Several recent workshops have been held with a specific focus on insect genomics and its applications. The Comparative Insect Genomics Workshop (Washington DC, USA; October 2001; sponsored by the US Department of Agriculture) was the first international meeting of scientists from academia, private industry, and government with the purpose of addressing and promoting the broad field of insect genomics. Discussions at this meeting focused on current approaches for analyzing and comparing genomes, the evaluation of candidate insects for genome sequencing, and ways to coordinate genomic efforts and ensure public access to materials and datasets. Leaders from the fruitfly, nematode, plant, and microbial genomics communities discussed the evolution of their own genome initiatives, and offered critiques of impending projects in insects. Because Drosophila-associated projects have served as models for all insect genomicists, there was substantial discussion of how new insect projects might benefit, and might benefit from, studies involving Drosophila. FlyBase [9], a key database for Drosophila genetics, forms one venue for comparative analyses in insects that is already widely used by those working on other insect species. Similar resources available through the US National Institutes of Health [10] and the Gene Ontology Consortium [11] were also identified as being key to generating testable inferences for new genome sequences.

      Recognizing the success of the completed and ongoing dipteran genome projects, several working groups have formed to develop and promote genome projects in new insect groups. Within the Hymenoptera, an international genomics effort has been emerging for several years around the honey bee, arguably the best studied and economically most important member of this group. Propelled in part by the Comparative Insect Genomics Workshop, a successful funding white paper was submitted to the US National Human Genome Research Institute for honey bee genome sequencing (now nearing completion) at the Baylor College of Medicine Genome Center. A more recent Honey Bee Biotechnology Workshop (Sapporo, Japan; July 2002) focused both on details of this genome project and on independent genomics efforts. New applications of functional genomic techniques described there foretell the many ways researchers will use genomic data to answer basic and applied questions in this species. As one example, two lab groups discussed the successful application of RNA interference methods in honey bee embryos and brains.

      Within the Lepidoptera, an international genomics effort has centered on the economically important silkworm moth [12], for which a completed genome sequence is expected in 2004. The recent International Workshop of Lepidopteran Genomics (Tsukuba, Japan; September 2002) focused on key aspects of this genome project, most notably the integration of large-insert libraries, expressed sequence tags (ESTs), and applications of transgenic technologies. The International Lepidopteran Genome Project [13] has been charged with applying new technologies to compare the genomes of a growing list of agriculturally important moths and butterflies. Among these, the crop-feeding heliothine moths have long been appreciated as significant genome candidates. One privately funded genome project in this group, involving the tobacco budworm Heliothis virescens, is apparently complete but remains inaccessible to the public. By contrast the Bombyx mori project [12] and projects involving additional heliothine species are expected to be carried out with full public access.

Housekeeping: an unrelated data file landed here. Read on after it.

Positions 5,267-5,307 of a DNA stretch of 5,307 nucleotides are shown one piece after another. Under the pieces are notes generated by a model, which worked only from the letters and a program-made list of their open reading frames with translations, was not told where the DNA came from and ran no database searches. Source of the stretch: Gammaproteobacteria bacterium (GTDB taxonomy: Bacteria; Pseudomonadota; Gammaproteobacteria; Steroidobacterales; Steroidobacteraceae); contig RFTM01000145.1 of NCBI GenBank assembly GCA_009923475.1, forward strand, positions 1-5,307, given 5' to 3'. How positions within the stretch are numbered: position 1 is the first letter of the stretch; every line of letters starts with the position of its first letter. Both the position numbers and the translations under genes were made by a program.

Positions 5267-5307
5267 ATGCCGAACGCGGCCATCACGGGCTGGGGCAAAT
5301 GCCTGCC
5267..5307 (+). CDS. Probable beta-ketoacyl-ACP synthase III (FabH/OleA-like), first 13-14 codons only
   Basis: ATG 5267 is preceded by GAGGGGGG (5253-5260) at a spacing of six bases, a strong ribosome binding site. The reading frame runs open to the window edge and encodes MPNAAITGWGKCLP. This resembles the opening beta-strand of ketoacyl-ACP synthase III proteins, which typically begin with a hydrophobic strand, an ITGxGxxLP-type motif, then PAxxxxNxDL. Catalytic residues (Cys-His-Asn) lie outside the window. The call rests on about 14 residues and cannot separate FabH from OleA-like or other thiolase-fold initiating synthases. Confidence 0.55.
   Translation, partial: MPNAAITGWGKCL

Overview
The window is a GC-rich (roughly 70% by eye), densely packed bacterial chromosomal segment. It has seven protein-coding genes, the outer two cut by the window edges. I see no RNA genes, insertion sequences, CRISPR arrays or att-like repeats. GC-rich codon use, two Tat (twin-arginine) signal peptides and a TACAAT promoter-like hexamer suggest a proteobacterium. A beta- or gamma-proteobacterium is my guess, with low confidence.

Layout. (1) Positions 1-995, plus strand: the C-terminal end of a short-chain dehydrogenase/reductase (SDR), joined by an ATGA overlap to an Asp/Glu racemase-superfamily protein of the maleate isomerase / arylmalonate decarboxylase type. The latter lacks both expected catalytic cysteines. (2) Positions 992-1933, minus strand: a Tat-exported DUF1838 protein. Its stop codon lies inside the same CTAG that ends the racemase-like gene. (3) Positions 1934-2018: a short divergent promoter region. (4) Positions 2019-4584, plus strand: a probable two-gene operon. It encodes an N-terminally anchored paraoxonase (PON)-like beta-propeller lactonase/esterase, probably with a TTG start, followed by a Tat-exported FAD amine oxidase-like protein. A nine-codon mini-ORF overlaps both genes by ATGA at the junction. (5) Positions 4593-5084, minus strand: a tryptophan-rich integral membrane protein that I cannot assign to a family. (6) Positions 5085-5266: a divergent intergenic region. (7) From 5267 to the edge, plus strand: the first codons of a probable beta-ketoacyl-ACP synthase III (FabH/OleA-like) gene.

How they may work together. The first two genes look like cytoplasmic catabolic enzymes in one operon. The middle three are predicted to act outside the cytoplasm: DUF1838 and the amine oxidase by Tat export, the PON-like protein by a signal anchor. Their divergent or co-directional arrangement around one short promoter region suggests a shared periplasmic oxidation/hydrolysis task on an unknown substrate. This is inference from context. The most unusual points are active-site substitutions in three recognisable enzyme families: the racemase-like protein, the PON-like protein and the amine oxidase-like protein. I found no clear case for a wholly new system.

Although no formal gatherings have been held to date, working groups representing additional insect orders (for example within the Coleoptera and Homoptera) continue to develop within the insect genomics research community. Well-defined and concerted research efforts, combined with advancing technologies and access to post-genomic tools and data, will speed advances in these taxa. As one example, functional studies using RNA interference and related methods are now feasible for all insect species, using orthologs identified through matches with current genome projects. Additionally, newly available large-insert libraries, for example those available through [14], can be used to begin testing for synteny and structure in diverse insect genomes. Finally, comparative genomics databases from flies, moths, and bees will undoubtedly be used to inform other genomics projects.

      In conclusion, the field of insect genomics is experiencing an exceptional year that should invigorate insect genetic studies. The outbreak of genome sequences is also likely to impact genetic studies more broadly. New estimates suggest that 61% and 66% of protein coding sequences from Drosophila and Anopheles, respectively, have known orthologs in non-insect genomes (human, mouse, Arabidopsis, worm, yeast, zebrafish, rat and rice [15, 16]). This upward trend (only 20-30% of Drosophila genes were identified as having non-insect matches two years ago [17]) is certain to continue with incoming genome data for bees, moths, and their relatives. Researchers studying insect genomes can look forward to using these shared traits to better address general problems in medicine, biotechnology, agriculture, and evolutionary biology.

      Authors’ Affiliations

      USDA-ARS Bee Research Lab
      USDA-ARS Insect Biocontrol Lab


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      © BioMed Central Ltd 2003